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A useful reminder for banks when a wife secures her husband’s debts

In the recent Hong Kong case, Bank of China (Hong Kong) Limited v Wong Kam Ho and Ors, [2014] 1 HKLRD, 41, the presiding Judge, G Lam J. examined the doctrine of undue influence, which enables a court to strike down a transaction where the intention to enter into it has been procured unconscionably. Specifically, in this case, the court examined a bank’s duties where a wife guaranteed banking facilities granted to her husband’s business, Wing Fat. An interesting point also arose in relation to the recoverability of interest payable by the wife on the principal sum due to the bank.

In the circumstances of this case, the court found that the wife had not been unduly influenced by her husband when she signed a Legal Charge in favour of the bank over a property jointly owned by herself and her husband, to secure the indebtedness of Wing Fat. The Legal Charge contained a personal covenant by the wife to repay to the bank, without limit, all sums owing to the bank by way of general banking facilities granted to Wing Fat. As the wife failed to prove that she had been unduly influenced in this case, judgment was entered in favour of the bank against the wife for the sums outstanding to the bank.

The judgment serves as a useful reminder to banks of the steps it should take whenever a wife offers to secure her husband’s debts. If the court finds that a wife has been unduly influenced by her husband in such circumstances, it will then consider whether the bank should have been put on inquiry. The court said that the law imports a low threshold in this regard, namely that a bank is put on inquiry whenever a wife offers to stand as surety for her husband’s debts. In the present case, the court held that the bank was plainly put on inquiry, as it knew that the property secured by the Legal Charge was owned jointly by the husband and wife.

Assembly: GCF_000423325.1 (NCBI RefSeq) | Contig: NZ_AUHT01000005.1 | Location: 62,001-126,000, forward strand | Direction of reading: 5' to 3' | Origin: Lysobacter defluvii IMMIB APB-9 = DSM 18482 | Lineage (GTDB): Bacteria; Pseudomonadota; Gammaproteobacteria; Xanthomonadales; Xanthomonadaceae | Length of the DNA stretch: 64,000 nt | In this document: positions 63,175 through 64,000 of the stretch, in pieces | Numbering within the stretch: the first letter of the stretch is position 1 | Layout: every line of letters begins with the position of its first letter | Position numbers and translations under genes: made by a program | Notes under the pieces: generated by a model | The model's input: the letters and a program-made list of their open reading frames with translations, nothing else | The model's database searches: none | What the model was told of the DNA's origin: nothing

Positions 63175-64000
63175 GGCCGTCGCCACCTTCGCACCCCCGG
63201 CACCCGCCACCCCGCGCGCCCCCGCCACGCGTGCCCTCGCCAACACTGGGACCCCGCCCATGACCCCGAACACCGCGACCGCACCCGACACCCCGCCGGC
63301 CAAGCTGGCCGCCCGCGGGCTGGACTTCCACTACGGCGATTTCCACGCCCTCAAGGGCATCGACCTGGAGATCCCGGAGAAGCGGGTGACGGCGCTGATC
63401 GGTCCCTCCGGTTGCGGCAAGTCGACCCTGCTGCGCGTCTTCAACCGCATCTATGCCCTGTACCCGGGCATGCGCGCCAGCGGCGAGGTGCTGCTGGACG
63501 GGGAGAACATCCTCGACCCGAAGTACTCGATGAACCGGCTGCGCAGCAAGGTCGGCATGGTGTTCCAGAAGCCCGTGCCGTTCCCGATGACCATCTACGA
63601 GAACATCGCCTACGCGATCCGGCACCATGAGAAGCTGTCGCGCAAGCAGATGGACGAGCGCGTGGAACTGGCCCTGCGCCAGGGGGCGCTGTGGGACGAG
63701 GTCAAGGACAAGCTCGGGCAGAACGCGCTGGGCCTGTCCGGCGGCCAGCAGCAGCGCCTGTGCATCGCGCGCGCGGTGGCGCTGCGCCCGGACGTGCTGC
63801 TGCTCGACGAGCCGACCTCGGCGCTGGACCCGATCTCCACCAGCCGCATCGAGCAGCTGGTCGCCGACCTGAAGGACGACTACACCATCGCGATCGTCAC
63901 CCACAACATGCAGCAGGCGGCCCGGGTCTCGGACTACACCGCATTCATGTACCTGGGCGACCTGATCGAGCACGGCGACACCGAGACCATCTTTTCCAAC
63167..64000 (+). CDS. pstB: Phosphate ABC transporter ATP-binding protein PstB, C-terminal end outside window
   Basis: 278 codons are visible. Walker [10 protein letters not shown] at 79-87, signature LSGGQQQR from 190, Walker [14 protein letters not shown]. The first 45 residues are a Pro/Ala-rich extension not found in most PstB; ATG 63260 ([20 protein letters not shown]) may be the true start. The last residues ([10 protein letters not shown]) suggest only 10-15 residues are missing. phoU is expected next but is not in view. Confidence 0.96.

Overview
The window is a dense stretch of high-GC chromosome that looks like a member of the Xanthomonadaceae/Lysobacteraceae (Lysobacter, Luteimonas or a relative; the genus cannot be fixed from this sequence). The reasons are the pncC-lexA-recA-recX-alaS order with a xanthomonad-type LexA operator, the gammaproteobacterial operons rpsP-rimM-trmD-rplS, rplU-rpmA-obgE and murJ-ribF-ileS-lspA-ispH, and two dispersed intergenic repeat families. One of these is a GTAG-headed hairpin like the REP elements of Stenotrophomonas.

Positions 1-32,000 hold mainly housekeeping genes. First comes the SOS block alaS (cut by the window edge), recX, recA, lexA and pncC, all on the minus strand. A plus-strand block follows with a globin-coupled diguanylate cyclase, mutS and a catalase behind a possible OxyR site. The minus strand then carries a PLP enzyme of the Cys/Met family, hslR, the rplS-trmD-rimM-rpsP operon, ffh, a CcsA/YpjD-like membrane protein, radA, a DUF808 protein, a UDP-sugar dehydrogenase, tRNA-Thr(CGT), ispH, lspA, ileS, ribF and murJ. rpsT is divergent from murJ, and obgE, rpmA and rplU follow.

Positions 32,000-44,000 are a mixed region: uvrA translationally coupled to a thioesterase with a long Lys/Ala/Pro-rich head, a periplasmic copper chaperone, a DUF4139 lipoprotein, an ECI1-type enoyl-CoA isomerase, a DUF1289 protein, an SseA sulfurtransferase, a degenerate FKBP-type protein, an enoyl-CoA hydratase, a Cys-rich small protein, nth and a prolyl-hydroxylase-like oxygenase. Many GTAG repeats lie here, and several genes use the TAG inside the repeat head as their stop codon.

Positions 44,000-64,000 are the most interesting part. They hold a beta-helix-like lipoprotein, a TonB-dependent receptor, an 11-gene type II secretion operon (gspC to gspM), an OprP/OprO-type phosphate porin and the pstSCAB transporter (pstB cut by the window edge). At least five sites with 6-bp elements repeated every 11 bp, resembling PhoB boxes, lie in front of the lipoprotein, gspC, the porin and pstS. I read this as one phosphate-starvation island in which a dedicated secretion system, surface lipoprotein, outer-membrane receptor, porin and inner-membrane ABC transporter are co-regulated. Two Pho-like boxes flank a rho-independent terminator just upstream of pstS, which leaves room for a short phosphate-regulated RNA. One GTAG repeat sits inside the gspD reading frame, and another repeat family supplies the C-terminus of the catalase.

Once a bank is put on inquiry, the next question is whether the bank took all reasonable steps to satisfy itself that there was no undue influence. The court said that what a bank has to do in this type of case is to take reasonable steps to satisfy itself that the wife has had brought home to her, in a meaningful way, the practical implications of the proposed transaction; the bank is not required to see to it that the wife understood the risks, but to take reasonable steps to bring her to an understanding of the implications. What are reasonable steps, the court said, will depend on facts of each case, but may include the following:-

  1. A representative of the bank having a private meeting with the wife (in the absence of her husband) at which she is told of the extent of her liability as surety, warned of the risk she is running and urged to take independent legal advice.
  2. An acceptable alternative to 1 above, would be for the bank to rely on the fact that the wife had received separate legal advice from a solicitor who acts solely for her.